• In 2005, Season 3 of Dr. Who, episode 4 (Daleks in Manhattan) The Doctor and Martha visit a Hooverville while the Empire State Building was still in progress
  • During a temporary housing crisis, the comic strip Piled Higher and Deeper
    Piled Higher and Deeper
    Piled Higher and Deeper - Life in Academia , is a newspaper and web comic strip written and drawn by Jorge Cham that follows the lives of several grad students...

     referred to a fictional solution to the resulting housing crisis at Stanford University
    Stanford University
    The Leland Stanford Junior University, commonly referred to as Stanford University or Stanford, is a private research university on an campus located near Palo Alto, California. It is situated in the northwestern Santa Clara Valley on the San Francisco Peninsula, approximately northwest of San...

     as "Hooverville" due to its proximity to Stanford's Hoover Tower
    Hoover Tower
    Hoover Tower is a structure on the campus of Stanford University in Stanford, California. The tower is part of the Hoover Institution, a research center founded by then-future U.S. president Herbert Hoover. Hoover Tower, inspired by the cathedral tower at Salamanca, was finished in 1941, the year...

    .
  • The 2005 version of King Kong
    King Kong (2005 film)
    King Kong is a 2005 fantasy adventure film directed by Peter Jackson. It is a remake of the 1933 film of the same name and stars Naomi Watts, Jack Black and Adrien Brody. Andy Serkis, through performance capture, portrays Kong....

    , directed by Peter Jackson, depicts the Hooverville in New York's Central Park
    Central Park
    Central Park is a public park in the center of Manhattan in New York City, United States. The park initially opened in 1857, on of city-owned land. In 1858, Frederick Law Olmsted and Calvert Vaux won a design competition to improve and expand the park with a plan they entitled the Greensward Plan...

     at the beginning of the film.
  • The 2005 movie Cinderella Man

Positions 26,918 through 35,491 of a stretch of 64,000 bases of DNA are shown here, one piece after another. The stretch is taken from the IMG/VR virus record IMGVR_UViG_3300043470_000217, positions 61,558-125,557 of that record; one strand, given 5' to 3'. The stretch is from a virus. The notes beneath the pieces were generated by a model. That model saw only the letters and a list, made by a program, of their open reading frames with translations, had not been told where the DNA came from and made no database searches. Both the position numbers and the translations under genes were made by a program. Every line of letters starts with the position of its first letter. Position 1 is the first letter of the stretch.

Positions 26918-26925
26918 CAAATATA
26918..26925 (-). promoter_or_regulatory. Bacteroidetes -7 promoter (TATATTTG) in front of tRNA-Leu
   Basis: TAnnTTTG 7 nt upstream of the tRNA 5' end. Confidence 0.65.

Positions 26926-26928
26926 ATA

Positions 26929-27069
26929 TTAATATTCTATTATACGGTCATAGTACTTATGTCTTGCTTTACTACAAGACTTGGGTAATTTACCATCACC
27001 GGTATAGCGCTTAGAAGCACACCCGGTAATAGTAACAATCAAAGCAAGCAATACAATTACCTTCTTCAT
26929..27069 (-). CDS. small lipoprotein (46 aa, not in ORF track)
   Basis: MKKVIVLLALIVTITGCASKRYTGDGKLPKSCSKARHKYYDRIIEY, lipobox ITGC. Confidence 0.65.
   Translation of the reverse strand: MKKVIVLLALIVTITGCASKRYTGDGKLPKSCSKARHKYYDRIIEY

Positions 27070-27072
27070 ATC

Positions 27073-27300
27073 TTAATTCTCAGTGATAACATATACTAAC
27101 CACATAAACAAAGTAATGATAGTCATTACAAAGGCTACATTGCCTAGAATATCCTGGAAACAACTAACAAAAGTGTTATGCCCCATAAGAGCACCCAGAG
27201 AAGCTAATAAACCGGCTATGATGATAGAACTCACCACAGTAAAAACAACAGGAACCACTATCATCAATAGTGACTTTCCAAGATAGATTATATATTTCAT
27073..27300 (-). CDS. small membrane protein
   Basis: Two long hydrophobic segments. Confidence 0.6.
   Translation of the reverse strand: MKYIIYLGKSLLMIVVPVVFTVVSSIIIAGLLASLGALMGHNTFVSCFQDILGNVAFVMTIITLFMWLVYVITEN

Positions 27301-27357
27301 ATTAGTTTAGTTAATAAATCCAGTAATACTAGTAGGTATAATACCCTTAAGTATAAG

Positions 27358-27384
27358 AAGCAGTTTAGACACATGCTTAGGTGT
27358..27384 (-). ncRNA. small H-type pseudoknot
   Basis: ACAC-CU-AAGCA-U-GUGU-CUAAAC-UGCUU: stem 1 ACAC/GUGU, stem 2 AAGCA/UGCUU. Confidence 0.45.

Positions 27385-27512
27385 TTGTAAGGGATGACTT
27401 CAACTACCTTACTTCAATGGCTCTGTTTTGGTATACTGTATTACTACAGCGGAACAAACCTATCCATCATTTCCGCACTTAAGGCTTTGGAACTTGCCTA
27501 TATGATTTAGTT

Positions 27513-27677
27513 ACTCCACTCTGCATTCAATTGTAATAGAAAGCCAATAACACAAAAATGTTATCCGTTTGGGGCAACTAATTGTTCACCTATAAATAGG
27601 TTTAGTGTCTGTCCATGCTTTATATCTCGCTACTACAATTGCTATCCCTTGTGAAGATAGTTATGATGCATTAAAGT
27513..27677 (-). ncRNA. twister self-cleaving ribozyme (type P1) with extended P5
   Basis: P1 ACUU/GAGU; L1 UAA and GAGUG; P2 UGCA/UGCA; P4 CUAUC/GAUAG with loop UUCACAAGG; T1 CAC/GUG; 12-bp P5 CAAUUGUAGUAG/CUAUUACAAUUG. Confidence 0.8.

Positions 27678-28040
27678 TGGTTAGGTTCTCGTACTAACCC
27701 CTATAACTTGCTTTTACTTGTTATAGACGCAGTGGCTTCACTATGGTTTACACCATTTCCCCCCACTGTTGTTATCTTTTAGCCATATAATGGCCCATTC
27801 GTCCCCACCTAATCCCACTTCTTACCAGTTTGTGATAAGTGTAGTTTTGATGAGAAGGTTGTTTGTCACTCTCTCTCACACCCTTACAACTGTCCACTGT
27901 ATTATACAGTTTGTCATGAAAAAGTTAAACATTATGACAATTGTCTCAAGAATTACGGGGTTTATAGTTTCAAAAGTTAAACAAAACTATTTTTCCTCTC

Cinderella Man
    Cinderella Man is a 2005 American drama film by Ron Howard, titled after the nickname of heavyweight boxing champion James J. Braddock and inspired by his life story. The film was produced by Howard, Penny Marshall, and Brian Grazer.-Plot:James J...

    also referenced the Central Park encampment.
  • Two episodes ("Daleks in Manhattan
    Daleks in Manhattan
    "Daleks in Manhattan" is an episode of the British science fiction television series Doctor Who. It was broadcast on BBC One on 21 April 2007, and is the fourth episode of Series 3 of the revived Doctor Who series. It is part one of a two-part story, concluded in "Evolution of the Daleks"...

    " and "Evolution of the Daleks
    Evolution of the Daleks
    "Evolution of the Daleks" is an episode of the British science fiction television series Doctor Who. It was first broadcast on BBC One on 28 April 2007, and is the fifth episode of Series 3 of the revived Doctor Who series. It is the conclusion of the two-part story begun in "Daleks in...

    ") of the 2007 British science fiction television series Doctor Who
    Doctor Who
    Doctor Who is a British science fiction television programme produced by the BBC. The programme depicts the adventures of a time-travelling humanoid alien known as the Doctor who explores the universe in a sentient time machine called the TARDIS that flies through time and space, whose exterior...

    depicted the Central Park
    Central Park
    Central Park is a public park in the center of Manhattan in New York City, United States. The park initially opened in 1857, on of city-owned land. In 1858, Frederick Law Olmsted and Calvert Vaux won a design competition to improve and expand the park with a plan they entitled the Greensward Plan...

     Hooverville.
  • In the novel Bud, Not Buddy
    Bud, Not Buddy
    Bud, Not Buddy is a 1999 children's novel by Christopher Paul Curtis. The book is the winner of the 2000 Newbery Medal for excellence in American children's literature, as well as the Coretta Scott King Award that is given in recognition of outstanding African-American authors.-Plot summary:Bud,...

    , set during the Great Depression, an early scene involves the police dismantling a Hooverville. Bud calls it "Hooperville".
  • In John Steinbeck's famous novel The Grapes of Wrath
    The Grapes of Wrath
    The Grapes of Wrath is a novel published in 1939 and written by John Steinbeck, who was awarded the Pulitzer Prize in 1940 and the Nobel Prize for Literature in 1962....

    , the Joad family briefly settles into a Hooverville in California.
  • In Harry Turtledove
    Harry Turtledove
    Harry Norman Turtledove is an American novelist, who has produced works in several genres including alternate history, historical fiction, fantasy and science fiction.- Life :...

    's "Timeline-191" series of books, the equivalent of Hoovervilles in the United States and Confederate States are called Blackfordburghs and Mitcheltowns, respectively, after fictional Presidents Hosea Blackford of the US and Burton Mitchel of the CS.

External links